BE THE BOSS OF YOUR BRAIN AFTER 40

After 40, things seem to derail. Our memory shrinks as our waistline expands, our motivation and focus are fading away and depression and anxiety start to kick in.

So it’s time to get brainy. Because our brain doesn’t function alone. It is intricately connected to the rest of our body and it needs support.

Did you know there is a deep connection between your gut and your brain? Did you know your blood sugar and your brain work together? Did you know your brain needs quality sleep? And above those, there are profound implications of your food choices on your brain. Implications that are short or long-term lived.  

What you eat and drink, how much you exercise, how well you sleep, the way you socialize and how your manage stress is all critically important to your brain health.

So it’s time to become the boss of your brain!

The purpose to age gracefully, “clear-mindedly” and happily is to nurture your brain every day!  You’ve got the power to unlock your brain’s potential at any age. Because your brain is dynamic, adaptable, and repairable. 

So today, let’s talk about your brain health as the seat of your emotional health and happiness. Because happiness happens in the brain. So we need to detour through one specific neurotransmitter – the brain chemical that produces happy feelings, promotes relaxation and increases our resilience to stress. This brilliant brain chemical is serotonin.

 Serotonin is your “feel good” chemical. It helps quieten your brain and creates this peaceful, relaxed feeling. 

The trick is that we want more of this brain chemical to feel good. And we often look for a quick and easy way to get there. And that’s how one of the substances most commonly abused for this quick fix is sugar! Because when your blood sugar spike after eating sugar, the absorption of tryptophan, an essential amino acid needed for serotonin production, is accelerated. And then, tryptophan, with vitamin B6 and magnesium, is converted to serotonin. More serotonin is made available and you feel so good (your brain loves it) … for a time.

BUT the problem with sugar highs is that they keep your insulin levels high, which can lead to insulin resistance, from hypoglycaemia to diabetes. And sugar highs promote inflammation and yeast overgrowth, which lead to common chronic diseases we see after 40.

AND there is a domino effect. The more we rely on sugar to feel happy, the more we crave sugar to continue feeling happy and this may lead to sugar addiction. Over time, the serotonin machinery derails and you are left with carb-craving and unhappiness. 

HOWEVER, you can find happiness without sugar. There are plenty of ways to increase this terrific neurotransmitter without turning to cupcakes and candy.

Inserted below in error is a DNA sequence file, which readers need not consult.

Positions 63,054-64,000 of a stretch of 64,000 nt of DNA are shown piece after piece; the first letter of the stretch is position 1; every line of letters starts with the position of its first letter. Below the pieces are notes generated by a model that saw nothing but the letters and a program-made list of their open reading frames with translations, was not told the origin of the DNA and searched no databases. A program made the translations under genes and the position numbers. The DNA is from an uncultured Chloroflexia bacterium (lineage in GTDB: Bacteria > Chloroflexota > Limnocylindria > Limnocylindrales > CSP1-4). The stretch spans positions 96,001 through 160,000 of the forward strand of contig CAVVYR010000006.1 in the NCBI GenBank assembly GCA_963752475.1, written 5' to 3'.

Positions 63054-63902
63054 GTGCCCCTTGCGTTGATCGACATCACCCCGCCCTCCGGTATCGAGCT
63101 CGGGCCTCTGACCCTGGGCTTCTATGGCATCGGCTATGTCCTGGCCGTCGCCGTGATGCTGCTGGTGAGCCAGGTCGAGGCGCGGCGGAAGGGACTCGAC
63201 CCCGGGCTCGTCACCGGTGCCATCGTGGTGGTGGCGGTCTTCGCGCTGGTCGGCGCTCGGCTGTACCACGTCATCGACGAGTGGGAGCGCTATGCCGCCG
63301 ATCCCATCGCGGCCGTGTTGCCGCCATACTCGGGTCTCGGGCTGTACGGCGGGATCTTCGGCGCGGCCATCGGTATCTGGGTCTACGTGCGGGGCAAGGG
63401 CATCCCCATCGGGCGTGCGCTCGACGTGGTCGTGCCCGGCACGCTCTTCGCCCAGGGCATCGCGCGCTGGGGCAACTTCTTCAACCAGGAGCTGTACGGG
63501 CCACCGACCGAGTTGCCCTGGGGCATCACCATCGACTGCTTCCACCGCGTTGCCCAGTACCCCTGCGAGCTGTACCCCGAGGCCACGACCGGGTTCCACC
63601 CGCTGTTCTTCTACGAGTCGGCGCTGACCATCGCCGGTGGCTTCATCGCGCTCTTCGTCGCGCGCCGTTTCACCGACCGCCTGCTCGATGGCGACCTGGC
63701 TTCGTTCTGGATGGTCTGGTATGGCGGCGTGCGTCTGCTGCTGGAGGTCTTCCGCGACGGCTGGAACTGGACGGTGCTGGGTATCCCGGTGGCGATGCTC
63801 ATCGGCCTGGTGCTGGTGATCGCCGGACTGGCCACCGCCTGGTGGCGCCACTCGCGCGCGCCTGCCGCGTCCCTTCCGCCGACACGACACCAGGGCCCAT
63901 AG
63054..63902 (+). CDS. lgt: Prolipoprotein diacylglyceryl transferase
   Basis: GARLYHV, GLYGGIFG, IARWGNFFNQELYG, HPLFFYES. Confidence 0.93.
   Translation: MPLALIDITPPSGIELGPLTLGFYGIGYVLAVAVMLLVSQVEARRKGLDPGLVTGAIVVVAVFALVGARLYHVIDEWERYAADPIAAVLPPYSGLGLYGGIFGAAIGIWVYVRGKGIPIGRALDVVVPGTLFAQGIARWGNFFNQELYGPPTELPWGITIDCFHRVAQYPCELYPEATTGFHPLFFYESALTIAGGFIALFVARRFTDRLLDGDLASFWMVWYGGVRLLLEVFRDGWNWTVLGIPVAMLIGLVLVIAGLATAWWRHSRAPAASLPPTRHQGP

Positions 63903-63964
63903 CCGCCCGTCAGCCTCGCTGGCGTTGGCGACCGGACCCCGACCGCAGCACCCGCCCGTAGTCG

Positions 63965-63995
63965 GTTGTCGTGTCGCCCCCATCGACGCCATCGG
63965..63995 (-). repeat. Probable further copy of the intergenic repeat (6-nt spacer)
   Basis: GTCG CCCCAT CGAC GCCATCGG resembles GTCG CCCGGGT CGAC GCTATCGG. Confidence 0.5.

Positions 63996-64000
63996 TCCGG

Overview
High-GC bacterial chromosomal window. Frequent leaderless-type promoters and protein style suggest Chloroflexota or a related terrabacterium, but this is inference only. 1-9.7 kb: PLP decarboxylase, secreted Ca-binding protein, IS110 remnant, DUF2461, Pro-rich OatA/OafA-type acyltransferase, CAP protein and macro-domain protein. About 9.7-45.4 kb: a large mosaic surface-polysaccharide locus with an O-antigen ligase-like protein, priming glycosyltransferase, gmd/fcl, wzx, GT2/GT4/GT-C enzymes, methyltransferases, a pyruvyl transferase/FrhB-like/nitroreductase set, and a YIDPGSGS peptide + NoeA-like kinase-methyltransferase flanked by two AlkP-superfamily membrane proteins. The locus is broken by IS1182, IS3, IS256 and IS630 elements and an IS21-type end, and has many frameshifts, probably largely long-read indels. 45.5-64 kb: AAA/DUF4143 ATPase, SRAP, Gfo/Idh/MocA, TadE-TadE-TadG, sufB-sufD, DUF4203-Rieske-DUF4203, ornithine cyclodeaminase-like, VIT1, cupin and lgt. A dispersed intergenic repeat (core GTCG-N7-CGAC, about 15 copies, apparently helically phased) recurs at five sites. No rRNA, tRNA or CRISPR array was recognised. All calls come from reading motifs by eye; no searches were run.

Here are a few tricks to increase your “feel good” neurotransmitter serotonin without falling into the sugar trap:

1- Nourish your body so you maintain your blood sugar levels – check you start your day with healthy fat and a good source of protein and ensure your lunch is balanced and nourishing

2- Add tryptophan-rich foods to your diet – start to think about turkey meat, eggs, mushrooms, spinach, lamb, liver ( check my grandma recipe) and pumpkin seeds as well as cheese in moderation. 

3- Ensure you get enough magnesium and vitamin B6 in your diet – think about fish, seeds, spinach and bananas. 

4- Practice mindful eating and chew well. Finding the pleasure in each bite as well as all mindfulness practices boosts your self-confidence and your ability to cope with stress. 

What you have to remember is that your brain does not like your blood sugar to roller coaster but still needs quality carbohydrates found in vegetables and low glycaemic fruit. That’s where the Paleo-Mediterranean diet comes into play. If you know me, you know I often advocate this diet for women over 40. The Paleo-Mediterranean diet is more than food, it is a way of life. It includes mindfulness and movement, which both promote your feel-good hormone serotonin.

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This blog is meant to educate and should not be used as a substitute for personal medical or psychological advice. The reader should consult his or her physician or clinician for specific information concerning specific medical conditions. All reasonable efforts have been made to ensure the information presented is accurate, however, new findings may supersede some information presented. As every single individual circumstances will be different, no individual results should be seen as typical.